Sexy Damages

     Damages and proximate cause are two of my favorite subjects.
     OK, I’m weird.
     But I have some examples of how fascinating these topics can be, from lawsuits filed recently in Los Angeles.
     A man – I repeat, a man – sued a drug company called Glenmark Generics because his former – I repeat, former – girlfriend got a mislabeled package of birth control pills.
     It seems that “select blisters inside the pill box were rotated 180 degrees within the card, reversing the weekly tablet orientation.”
     Apparently that’s a bad thing. Former girlfriend got pregnant.
     Damages?
     “Plaintiff has a claim for the reimbursement of monies spent for an unwanted pregnancy, costs incurred in custody disputes, and costs incurred in child rearing and support, both past and future.”
     Yes: It’s unrelated third-party product liability.
     Consider the issues here.
     Should the plaintiff have mitigated damages by not breaking up with the girlfriend, or at least not disputing custody?
     Is the plaintiff contributorily negligent for having sex?
     If so, is there such a thing as negligent sex?
     Though the plaintiff didn’t want the pregnancy, what if the girlfriend did?
     Discovery will be fun.
     Next, we have a lawsuit against Sprint that made news a few weeks back because it was so entertaining.
     It seems a guy bought what he thought was a new cellphone, took it home, and let his kid play with it.
     According the lawsuit: “After a few minutes, plaintiff started asking Mr. Garibyan, ‘Daddy, what is this?'”
     This was pornographic pictures and videos of sales representatives at the Sprint store.
     I don’t know about you, but my reaction was: What a great idea! A phone pre-loaded with porn!
     Not only that, you can examine the actors live in the store before buying the phone, to see if you want to view them naked.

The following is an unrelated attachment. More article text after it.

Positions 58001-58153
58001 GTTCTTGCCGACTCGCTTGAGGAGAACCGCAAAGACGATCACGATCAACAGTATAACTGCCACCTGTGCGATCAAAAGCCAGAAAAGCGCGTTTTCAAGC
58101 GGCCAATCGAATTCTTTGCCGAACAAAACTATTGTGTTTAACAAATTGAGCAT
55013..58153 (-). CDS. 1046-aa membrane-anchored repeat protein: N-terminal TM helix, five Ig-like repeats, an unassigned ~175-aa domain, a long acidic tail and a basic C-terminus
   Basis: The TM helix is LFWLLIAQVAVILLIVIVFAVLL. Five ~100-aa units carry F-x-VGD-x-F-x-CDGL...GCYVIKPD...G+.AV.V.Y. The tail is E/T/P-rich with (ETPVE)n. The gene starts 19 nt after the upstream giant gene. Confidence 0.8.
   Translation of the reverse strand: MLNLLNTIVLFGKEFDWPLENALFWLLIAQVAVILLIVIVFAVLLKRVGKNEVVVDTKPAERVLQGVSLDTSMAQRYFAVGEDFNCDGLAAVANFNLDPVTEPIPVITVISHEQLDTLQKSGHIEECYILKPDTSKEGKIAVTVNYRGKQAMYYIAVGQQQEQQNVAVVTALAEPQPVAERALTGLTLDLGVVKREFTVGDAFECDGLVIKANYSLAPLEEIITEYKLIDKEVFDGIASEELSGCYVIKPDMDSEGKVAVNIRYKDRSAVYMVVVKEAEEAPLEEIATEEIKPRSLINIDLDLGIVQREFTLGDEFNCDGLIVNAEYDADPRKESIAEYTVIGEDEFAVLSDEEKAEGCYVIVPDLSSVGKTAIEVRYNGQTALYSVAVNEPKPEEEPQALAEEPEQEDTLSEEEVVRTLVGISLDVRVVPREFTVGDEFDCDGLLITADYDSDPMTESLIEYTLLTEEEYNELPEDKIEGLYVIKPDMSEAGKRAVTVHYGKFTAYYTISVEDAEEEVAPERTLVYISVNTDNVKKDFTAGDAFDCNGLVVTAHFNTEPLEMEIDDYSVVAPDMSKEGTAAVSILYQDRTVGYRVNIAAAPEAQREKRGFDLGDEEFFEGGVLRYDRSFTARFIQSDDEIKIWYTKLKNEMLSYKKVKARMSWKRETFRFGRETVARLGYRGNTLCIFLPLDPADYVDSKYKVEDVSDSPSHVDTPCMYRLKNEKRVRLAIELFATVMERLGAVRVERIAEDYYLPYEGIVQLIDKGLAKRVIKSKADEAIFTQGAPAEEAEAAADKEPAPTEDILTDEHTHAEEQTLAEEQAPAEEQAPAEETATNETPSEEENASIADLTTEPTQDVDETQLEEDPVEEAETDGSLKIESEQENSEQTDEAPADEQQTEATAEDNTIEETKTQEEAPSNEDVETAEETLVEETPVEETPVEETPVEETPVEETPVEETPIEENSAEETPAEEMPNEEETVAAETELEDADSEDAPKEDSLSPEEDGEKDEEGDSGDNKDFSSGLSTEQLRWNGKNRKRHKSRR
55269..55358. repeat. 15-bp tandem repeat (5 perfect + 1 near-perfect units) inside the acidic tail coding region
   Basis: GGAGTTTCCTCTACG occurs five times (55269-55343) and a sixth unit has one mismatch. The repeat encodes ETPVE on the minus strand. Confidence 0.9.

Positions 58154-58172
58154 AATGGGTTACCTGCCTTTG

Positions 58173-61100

I’m guessing this phone store has been mobbed by customers.
     It’s a marketing innovation.
     Be that as it may, the lawsuit refers to this event as a “horrific situation.”
     You just can’t please every customer.
     What do you think the damage calculation for brief accidental exposure to porn is likely to be?
     Finally, we have the federal class action against RockHard Laboratories.
     Yes, you can keep your mind in the gutter. The company does make what you think it makes.
     The item at issue is a male enhancement product called RockHard Weekend. Ads for it said – or used to day – that it was for 72-hour sexual performance. (Not on stage, I’m assuming).
     Said the lawsuit: “(T)here is no evidence a single capsule of RockHard Weekend provides enhanced sexual male performance throughout the course of a weekend, which typically spans from 48 to 72 hours. The small print on the pack of the Product’s packaging states that consumers should ‘take one capsule every 24 hours’ only bolsters this point.”
     So should you mitigate damages by reading the directions?
     Another enjoyable upcoming deposition.
     By the way, I’ve just had a revelation: All these cases are about sex.
     Maybe I’m not that interested in damages and proximate cause …

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